Residential property sales activity looks set to tick along at the same controlled pace in the second half of the year as it has in the first, with average values growing in a restrained fashion. Other key factors to watch over the rest of 2019 include policy decisions from the Reserve Bank (e.g. LVR and bank capital rules), the landscape for investors’ returns, the potential flattening off of residential building consents, and how buildings insurance premiums might change due to risk based pricing. 

CoreLogic Senior Property Economist Kelvin Davidson writes:

It’s been a really interesting and eventful year so far for the residential property market. Now that we’re almost into July, it’s a good time to look ahead and see what might be in store for the rest of the year. Here’s our top 10 factors to look out for.

High level market trends:

1. Sales volumes to stay pretty flat, with various downward drivers (e.g. slowing GDP growth) largely offset by other positive factors (e.g. low mortgage rates). Our sales model points to an annual total in the range of 85,000-90,000 for 2019 as a whole, about in line with the average for the past decade.

Annual NZ property sales (Source: CoreLogic)

2. Average property values still rising but in a restrained fashion, with the more affordable towns and cities in ‘regional NZ’ likely to record the largest increases. By contrast, it wouldn’t be a surprise to see further weakness in Auckland – as buyers bide their time.

Annual % change in average property values (Source: CoreLogic)

Within that bigger picture, more detailed aspects:

3. Further loosening of the LVR rules in November, reflecting our expectation of steady market conditions. Possible options include lowering the owner-occupier deposit requirement from 20% to 15% and/or raising the investor speed limit for high LVR lending from 5% to 10%.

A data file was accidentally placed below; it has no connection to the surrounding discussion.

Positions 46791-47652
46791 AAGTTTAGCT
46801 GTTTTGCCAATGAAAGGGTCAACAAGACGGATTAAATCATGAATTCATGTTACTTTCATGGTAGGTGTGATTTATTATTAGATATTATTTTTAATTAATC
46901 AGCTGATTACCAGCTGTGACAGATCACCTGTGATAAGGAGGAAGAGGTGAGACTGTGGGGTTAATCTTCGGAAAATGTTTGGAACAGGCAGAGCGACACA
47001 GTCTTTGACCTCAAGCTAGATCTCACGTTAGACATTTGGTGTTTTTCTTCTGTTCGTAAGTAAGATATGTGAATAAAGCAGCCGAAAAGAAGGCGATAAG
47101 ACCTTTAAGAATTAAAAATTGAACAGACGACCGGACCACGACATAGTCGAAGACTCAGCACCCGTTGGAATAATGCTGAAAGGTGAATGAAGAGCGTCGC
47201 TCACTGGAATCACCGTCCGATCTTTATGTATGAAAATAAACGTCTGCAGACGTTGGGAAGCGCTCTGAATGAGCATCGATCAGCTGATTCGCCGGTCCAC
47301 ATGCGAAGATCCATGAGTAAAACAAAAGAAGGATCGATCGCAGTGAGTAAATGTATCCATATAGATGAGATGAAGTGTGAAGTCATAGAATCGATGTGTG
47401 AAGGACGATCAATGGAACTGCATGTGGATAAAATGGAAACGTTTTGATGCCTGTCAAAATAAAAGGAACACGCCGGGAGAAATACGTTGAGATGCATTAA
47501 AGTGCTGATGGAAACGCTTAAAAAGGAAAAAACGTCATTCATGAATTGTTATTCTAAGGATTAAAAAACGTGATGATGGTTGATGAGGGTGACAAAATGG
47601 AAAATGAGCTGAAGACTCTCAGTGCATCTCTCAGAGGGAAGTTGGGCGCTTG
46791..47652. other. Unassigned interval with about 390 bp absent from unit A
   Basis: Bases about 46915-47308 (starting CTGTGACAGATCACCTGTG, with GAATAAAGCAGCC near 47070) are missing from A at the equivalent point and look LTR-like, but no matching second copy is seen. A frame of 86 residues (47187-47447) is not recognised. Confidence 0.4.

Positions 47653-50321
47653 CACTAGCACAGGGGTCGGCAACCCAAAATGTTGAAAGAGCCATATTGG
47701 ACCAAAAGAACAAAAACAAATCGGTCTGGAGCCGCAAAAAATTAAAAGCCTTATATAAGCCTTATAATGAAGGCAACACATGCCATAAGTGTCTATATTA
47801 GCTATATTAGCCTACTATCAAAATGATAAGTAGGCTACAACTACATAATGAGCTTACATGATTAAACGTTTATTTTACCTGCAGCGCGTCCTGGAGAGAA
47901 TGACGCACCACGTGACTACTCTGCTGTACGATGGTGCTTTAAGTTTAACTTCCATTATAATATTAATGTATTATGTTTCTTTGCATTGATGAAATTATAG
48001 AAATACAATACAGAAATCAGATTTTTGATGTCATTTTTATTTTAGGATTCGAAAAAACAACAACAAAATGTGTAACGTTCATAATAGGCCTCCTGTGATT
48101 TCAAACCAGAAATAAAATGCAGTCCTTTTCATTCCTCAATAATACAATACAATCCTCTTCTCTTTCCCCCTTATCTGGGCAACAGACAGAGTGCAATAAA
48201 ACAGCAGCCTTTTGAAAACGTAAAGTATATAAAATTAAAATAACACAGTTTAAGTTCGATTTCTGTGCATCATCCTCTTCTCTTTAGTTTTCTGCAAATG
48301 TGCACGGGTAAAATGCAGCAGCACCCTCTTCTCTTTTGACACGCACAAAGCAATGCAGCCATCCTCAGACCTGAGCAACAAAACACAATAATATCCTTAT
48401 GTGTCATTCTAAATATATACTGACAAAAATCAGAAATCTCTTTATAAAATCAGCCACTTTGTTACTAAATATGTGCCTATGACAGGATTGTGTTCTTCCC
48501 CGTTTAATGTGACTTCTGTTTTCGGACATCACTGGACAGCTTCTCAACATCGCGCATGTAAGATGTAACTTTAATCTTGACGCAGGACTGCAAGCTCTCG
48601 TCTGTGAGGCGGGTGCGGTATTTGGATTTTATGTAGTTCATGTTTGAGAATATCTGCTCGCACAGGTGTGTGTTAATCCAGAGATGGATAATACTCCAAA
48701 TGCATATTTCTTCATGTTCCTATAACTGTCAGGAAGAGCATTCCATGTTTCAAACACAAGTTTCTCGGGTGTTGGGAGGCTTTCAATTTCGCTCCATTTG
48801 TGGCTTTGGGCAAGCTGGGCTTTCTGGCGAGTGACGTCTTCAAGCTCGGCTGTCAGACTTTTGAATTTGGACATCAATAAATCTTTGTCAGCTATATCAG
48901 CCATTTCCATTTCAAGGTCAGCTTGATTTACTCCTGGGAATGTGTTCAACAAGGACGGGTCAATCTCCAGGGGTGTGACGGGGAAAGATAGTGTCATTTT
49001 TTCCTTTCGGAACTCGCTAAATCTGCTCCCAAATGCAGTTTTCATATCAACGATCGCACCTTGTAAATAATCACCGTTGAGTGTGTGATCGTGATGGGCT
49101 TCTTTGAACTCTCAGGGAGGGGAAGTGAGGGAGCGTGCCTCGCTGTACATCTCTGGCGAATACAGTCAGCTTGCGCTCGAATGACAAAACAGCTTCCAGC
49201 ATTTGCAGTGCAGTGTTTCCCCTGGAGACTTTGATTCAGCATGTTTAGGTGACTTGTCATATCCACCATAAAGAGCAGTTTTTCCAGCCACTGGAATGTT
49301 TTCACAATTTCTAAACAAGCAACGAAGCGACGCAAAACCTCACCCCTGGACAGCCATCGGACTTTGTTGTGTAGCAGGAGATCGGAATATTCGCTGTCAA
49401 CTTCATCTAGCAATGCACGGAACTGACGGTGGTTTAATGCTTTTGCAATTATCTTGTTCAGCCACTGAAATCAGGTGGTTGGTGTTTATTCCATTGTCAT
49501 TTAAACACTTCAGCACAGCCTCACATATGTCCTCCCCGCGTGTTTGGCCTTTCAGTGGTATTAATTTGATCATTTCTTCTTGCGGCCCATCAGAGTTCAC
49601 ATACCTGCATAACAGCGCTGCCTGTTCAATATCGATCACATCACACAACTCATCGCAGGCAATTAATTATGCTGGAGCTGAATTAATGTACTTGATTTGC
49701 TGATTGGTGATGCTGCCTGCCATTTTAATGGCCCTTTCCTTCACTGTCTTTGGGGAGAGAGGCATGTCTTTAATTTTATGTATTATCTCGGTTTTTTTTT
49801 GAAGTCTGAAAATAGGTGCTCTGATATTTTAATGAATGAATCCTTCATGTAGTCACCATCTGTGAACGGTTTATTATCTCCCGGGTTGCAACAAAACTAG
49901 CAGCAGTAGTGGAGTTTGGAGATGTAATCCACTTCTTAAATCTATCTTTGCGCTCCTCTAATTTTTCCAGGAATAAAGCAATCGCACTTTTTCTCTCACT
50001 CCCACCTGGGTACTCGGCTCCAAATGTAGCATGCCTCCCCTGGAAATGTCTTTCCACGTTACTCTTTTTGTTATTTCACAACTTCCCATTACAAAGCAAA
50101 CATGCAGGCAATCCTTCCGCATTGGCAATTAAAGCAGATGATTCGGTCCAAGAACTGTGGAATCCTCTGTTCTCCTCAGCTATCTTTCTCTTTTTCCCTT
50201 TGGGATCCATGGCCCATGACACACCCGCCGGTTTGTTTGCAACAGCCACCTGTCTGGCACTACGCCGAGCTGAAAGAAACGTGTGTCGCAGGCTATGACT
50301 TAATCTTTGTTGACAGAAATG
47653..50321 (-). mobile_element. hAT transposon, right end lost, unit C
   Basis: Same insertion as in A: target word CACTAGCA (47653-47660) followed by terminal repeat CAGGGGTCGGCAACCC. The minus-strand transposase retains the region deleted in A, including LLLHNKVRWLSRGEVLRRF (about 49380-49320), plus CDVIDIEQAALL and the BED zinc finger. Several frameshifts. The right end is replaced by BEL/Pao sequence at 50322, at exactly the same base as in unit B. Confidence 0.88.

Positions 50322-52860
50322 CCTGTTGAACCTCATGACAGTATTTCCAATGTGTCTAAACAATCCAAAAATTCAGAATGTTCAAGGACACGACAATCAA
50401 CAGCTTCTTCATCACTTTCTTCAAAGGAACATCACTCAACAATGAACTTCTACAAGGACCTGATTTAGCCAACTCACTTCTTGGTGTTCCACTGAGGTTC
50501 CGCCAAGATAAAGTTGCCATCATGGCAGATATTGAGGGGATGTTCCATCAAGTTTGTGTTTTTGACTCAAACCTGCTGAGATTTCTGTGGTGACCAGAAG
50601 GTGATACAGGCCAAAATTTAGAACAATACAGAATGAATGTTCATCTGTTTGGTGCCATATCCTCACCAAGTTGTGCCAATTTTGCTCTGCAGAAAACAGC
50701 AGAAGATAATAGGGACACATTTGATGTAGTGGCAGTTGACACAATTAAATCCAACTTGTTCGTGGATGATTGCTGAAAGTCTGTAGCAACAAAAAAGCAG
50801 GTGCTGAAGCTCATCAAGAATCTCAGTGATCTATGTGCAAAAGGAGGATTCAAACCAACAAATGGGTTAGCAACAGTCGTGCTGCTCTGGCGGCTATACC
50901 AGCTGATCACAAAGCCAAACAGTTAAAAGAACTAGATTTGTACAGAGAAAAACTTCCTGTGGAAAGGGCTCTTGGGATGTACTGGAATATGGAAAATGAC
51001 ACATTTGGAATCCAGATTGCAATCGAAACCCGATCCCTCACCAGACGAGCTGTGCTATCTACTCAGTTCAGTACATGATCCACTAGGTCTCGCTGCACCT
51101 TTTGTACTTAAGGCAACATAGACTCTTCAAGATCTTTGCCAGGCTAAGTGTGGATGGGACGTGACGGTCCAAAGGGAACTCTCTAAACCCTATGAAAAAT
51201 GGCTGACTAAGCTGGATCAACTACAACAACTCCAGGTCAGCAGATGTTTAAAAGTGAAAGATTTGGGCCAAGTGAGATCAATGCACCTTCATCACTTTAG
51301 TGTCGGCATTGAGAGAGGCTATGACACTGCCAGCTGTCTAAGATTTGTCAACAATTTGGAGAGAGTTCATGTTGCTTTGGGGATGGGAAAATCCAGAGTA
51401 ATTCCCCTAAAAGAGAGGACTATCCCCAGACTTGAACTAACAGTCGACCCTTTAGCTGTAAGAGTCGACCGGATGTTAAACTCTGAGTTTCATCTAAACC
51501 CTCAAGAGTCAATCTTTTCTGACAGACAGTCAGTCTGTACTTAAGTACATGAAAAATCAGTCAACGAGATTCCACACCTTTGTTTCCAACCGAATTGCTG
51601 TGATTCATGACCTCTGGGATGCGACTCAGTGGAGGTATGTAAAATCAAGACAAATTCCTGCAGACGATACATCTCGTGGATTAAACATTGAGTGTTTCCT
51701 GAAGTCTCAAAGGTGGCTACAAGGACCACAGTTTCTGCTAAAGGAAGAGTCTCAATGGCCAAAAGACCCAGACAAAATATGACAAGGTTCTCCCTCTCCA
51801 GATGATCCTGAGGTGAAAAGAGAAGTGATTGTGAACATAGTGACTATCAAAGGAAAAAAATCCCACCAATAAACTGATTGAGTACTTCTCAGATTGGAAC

4. Imposition of extra capital requirements on the banks by the end of November, with a phased approach (potentially over five years). This may prompt some consideration of offering different mortgage rates to borrowers with different abilities to service their debt.

5. Banking sector competition to remain intense and ‘rate wars’ to be a recurring theme. This will be the case regardless of whether or not the Reserve Bank cuts the official cash rate again. 

6. Foreign Buyer Ban to remain a contributing factor to softness in the Central Auckland and Queenstown property markets. The figures for Q1 2019 showed net selling of property by non-citizen/residents, and Stats NZ’s figures for Q2 will be available 26th July.

7. More homeowners potentially ‘trading up’, or in other words taking advantage of a subdued market, especially in Auckland, to get a bigger or newer property, or in a better location. This will of course depend on not already being at the limit of their borrowing capacity.

8. Rental yields to continue to rise (albeit from a low base), as rental growth continues at a steady pace of about 5% annually, and above the growth in average property values. This will be welcome news for investors, who are facing plenty of other cost pressures at present (e.g. tax ring-fence for losses) – although at least they don’t have to worry about capital gains tax anymore.

Annual totals for new dwelling consents in years to April (Source: Statistics NZ)

9. Residential building consents to flatten off, as capacity constraints around labour and materials bite. However, they will still stay high, and that’ll be necessary to help alleviate housing shortages. A looming ‘re-set’ for KiwiBuild could have implications here too.

Annual totals for new dwelling consents in years to April (Source: Statistics NZ)

10. Buildings insurance to come into starker focus, especially given the issues we’re already seeing in Wellington with changes to pricing methods and big increases in premiums. This will have implications for property values, especially apartments, and need to watched closely – not just in Wellington either.